Aspiration and expectation then, creates this divide between Bharat and India. Bharat is not the land of the farmer anymore, but rather the land of the poor. India is not the land of the educated, but the land of the educated unemployed. They are both different levels of expectations. Bharat expects jobs, grooms for its daughters and brides for its sons. India expects opportunity, freedom in the social and the sexual realms and good seats at the movies on its days off.

Bridging the divide would require a sea change in two specific areas of human existence and that is: education and culture. Now, culture is a little harder to manipulate than education is. Education policy can always be determined and streamlined by the government. Culture on the other hand, even though it can be produced and distributed, has a rather ethereal quality to it and thus would take generations to manipulate to suit the needs of the manipulator, as it were.

Education takes pride of place here as the most significant means of bridging the divide between Bharat and India. Education if offered on an equitable basis to citizens of the country, or the geographical entity that is India or Bharat will not only create a uniform template on which the cultural ethos of a people is based, but also provide individuals the tools and credentials to aspire to approximately the same jobs and lifestyle centred aspirations of the upper classes (The NDTV Dialogues). This is other words would mean an increased permeability of the social and the economic classes. Here it must be added that there are commentators such as Joshi also think about the divide in terms of the flow of information from urban centres to rural centres and how this affects the productivity of those who live outside of cities (Joshi).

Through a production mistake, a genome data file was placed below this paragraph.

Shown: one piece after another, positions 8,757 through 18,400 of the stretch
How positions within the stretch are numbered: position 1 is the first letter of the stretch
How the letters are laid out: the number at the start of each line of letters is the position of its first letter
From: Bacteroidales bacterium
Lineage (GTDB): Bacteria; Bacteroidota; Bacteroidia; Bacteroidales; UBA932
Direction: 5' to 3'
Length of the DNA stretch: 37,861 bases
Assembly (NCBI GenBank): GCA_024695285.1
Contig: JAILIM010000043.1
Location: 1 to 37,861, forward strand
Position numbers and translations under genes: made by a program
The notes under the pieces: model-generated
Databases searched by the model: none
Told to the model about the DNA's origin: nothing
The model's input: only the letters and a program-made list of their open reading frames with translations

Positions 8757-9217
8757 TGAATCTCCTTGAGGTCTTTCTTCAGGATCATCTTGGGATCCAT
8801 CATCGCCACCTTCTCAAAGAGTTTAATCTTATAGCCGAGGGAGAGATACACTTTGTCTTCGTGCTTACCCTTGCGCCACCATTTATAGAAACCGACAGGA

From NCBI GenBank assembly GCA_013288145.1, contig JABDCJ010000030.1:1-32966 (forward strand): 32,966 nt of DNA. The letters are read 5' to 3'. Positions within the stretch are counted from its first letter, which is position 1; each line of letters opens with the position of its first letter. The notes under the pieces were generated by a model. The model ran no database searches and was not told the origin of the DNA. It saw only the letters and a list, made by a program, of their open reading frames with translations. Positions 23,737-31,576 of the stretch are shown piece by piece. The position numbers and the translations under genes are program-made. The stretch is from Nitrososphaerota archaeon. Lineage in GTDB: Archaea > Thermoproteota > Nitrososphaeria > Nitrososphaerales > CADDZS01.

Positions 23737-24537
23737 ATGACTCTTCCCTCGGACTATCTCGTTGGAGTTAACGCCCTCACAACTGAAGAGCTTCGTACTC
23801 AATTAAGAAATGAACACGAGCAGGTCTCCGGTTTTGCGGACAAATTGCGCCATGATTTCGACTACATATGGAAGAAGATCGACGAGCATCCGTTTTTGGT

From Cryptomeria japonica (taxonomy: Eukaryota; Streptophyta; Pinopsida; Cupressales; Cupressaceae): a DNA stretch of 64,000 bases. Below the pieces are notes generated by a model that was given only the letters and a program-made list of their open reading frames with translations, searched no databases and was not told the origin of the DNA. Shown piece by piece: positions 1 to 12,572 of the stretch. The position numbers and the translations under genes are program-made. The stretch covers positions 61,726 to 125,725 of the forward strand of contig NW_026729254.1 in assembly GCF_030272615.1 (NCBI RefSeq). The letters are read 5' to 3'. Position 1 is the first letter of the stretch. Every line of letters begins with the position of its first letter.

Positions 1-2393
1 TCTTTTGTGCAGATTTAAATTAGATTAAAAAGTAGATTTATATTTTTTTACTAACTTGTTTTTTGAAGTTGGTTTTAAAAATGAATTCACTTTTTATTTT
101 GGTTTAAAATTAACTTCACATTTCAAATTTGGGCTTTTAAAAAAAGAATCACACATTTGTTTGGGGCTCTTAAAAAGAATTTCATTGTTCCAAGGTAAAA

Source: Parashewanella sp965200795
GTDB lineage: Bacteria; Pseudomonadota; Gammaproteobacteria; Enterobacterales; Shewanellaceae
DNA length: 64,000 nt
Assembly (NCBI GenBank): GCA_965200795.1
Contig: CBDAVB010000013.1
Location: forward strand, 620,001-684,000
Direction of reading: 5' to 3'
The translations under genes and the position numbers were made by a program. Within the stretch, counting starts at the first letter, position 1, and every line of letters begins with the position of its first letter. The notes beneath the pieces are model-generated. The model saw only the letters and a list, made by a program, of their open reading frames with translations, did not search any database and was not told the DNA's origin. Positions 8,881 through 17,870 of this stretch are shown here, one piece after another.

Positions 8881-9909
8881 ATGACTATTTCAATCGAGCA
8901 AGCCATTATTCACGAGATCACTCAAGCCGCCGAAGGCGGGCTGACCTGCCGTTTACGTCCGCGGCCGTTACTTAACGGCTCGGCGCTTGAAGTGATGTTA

While we can hypothesise on the various means that afforded to us to bridge the divide, it is important to understand that the divide between Bharat and India is more a bureaucratic one. It is a divide that exists on paper. It started as a neat means of the Colonial Raj of creating artificial borders for a country that knew none, creating citizen rosters and levels of organisation so that they might best exploit the natural resources and labor of a people. In what might seem like a patently alternative statement, maybe its time we moved past all the neat cliches of the Bharat-India chasm.

By: Anirudh Rangarajan


New Delhi Television Limited. The NDTV dialogues: The growing divide between Bharat and India. 4th October, 2013 (Link:

Live Mint. Is the India vs Bharat trope passé? by Manas Chakravarty. 30th November, 2015 (Link:

Hindu Business Line. The Great India-Bharat divide by Sharad Joshi. 12th February 2003 (Link:

The World Bank. Households or locations? Cities, catchment areas and prosperity in India by Yue Li and Martin Rama. 13th July, 2015 (Link:

‘India, that is Bharat…’: One Country, Two Names by Catherine Clémentin-Ojha. South Asia Multidisciplinary Academic Journal, 2014 (Link:

Leave a Reply